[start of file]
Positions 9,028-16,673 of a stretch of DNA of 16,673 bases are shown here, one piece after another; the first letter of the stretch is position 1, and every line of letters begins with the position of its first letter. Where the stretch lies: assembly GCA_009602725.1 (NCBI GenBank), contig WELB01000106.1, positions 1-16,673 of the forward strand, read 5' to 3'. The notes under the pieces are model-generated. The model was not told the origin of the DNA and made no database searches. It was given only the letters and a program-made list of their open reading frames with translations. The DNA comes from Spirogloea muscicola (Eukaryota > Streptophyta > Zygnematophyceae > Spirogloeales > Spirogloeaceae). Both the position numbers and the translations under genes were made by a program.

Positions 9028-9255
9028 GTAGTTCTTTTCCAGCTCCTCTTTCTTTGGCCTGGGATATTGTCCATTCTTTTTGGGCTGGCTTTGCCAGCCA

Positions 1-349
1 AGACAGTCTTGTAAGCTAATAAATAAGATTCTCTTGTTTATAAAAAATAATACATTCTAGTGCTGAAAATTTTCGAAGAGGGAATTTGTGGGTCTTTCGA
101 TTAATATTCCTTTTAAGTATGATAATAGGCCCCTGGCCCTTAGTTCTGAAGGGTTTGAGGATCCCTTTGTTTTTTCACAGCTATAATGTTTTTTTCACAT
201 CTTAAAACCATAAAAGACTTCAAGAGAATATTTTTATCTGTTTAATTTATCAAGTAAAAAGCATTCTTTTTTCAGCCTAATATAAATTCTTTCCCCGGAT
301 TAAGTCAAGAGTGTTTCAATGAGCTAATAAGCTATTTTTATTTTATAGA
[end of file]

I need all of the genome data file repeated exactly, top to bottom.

Positions 9,028-16,673 of a stretch of DNA of 16,673 bases are shown here, one piece after another; the first letter of the stretch is position 1, and every line of letters begins with the position of its first letter. Where the stretch lies: assembly GCA_009602725.1 (NCBI GenBank), contig WELB01000106.1, positions 1-16,673 of the forward strand, read 5' to 3'. The notes under the pieces are model-generated. The model was not told the origin of the DNA and made no database searches. It was given only the letters and a program-made list of their open reading frames with translations. The DNA comes from Spirogloea muscicola (Eukaryota > Streptophyta > Zygnematophyceae > Spirogloeales > Spirogloeaceae). Both the position numbers and the translations under genes were made by a program.

Positions 9028-9255
9028 GTAGTTCTTTTCCAGCTCCTCTTTCTTTGGCCTGGGATATTGTCCATTCTTTTTGGGCTGGCTTTGCCAGCCA

Positions 1-349
1 AGACAGTCTTGTAAGCTAATAAATAAGATTCTCTTGTTTATAAAAAATAATACATTCTAGTGCTGAAAATTTTCGAAGAGGGAATTTGTGGGTCTTTCGA
101 TTAATATTCCTTTTAAGTATGATAATAGGCCCCTGGCCCTTAGTTCTGAAGGGTTTGAGGATCCCTTTGTTTTTTCACAGCTATAATGTTTTTTTCACAT
201 CTTAAAACCATAAAAGACTTCAAGAGAATATTTTTATCTGTTTAATTTATCAAGTAAAAAGCATTCTTTTTTCAGCCTAATATAAATTCTTTCCCCGGAT
301 TAAGTCAAGAGTGTTTCAATGAGCTAATAAGCTATTTTTATTTTATAGA